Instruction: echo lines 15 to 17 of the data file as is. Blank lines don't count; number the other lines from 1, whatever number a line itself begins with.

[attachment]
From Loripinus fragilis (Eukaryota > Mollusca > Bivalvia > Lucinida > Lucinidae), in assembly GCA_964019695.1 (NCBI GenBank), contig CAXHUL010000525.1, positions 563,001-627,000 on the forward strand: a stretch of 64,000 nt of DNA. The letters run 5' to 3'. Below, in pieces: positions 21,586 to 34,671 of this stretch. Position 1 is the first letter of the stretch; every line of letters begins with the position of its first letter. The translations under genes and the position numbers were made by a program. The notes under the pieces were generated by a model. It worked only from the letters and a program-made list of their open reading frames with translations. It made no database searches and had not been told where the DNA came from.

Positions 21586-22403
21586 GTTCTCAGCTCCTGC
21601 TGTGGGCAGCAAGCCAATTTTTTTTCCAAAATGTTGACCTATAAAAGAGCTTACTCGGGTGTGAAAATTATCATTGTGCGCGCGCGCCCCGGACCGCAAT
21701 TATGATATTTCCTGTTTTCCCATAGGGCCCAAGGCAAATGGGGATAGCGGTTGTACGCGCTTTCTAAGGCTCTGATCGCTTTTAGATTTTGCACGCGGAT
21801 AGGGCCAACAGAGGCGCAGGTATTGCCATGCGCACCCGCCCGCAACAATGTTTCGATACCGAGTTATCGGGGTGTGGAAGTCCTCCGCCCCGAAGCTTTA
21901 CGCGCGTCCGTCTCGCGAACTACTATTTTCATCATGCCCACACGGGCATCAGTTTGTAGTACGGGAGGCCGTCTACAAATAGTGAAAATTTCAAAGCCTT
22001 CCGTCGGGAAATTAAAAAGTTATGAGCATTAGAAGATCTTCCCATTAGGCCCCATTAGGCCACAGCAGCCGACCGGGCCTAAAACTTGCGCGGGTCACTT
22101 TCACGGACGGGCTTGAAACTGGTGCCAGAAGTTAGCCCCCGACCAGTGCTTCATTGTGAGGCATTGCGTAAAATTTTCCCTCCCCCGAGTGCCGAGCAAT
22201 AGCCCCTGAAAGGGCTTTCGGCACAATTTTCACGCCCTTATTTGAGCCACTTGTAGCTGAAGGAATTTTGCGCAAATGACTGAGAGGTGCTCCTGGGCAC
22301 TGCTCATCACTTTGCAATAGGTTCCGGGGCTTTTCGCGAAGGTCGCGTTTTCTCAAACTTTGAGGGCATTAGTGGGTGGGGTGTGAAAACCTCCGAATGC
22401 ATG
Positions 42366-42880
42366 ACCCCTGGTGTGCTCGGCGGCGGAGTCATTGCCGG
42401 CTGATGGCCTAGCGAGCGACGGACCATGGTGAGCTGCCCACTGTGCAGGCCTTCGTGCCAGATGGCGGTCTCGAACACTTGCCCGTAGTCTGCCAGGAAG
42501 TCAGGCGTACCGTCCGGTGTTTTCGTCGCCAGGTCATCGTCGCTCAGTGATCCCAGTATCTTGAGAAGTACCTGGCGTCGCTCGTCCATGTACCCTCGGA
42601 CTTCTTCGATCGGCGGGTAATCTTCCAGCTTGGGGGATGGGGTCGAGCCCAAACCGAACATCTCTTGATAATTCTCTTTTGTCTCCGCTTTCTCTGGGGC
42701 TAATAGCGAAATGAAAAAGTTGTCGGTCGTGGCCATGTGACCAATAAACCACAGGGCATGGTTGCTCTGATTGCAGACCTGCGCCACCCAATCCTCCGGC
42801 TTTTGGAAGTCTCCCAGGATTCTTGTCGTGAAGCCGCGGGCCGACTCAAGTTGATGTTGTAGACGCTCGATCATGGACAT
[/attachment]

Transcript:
42401 CTGATGGCCTAGCGAGCGACGGACCATGGTGAGCTGCCCACTGTGCAGGCCTTCGTGCCAGATGGCGGTCTCGAACACTTGCCCGTAGTCTGCCAGGAAG
42501 TCAGGCGTACCGTCCGGTGTTTTCGTCGCCAGGTCATCGTCGCTCAGTGATCCCAGTATCTTGAGAAGTACCTGGCGTCGCTCGTCCATGTACCCTCGGA
42601 CTTCTTCGATCGGCGGGTAATCTTCCAGCTTGGGGGATGGGGTCGAGCCCAAACCGAACATCTCTTGATAATTCTCTTTTGTCTCCGCTTTCTCTGGGGC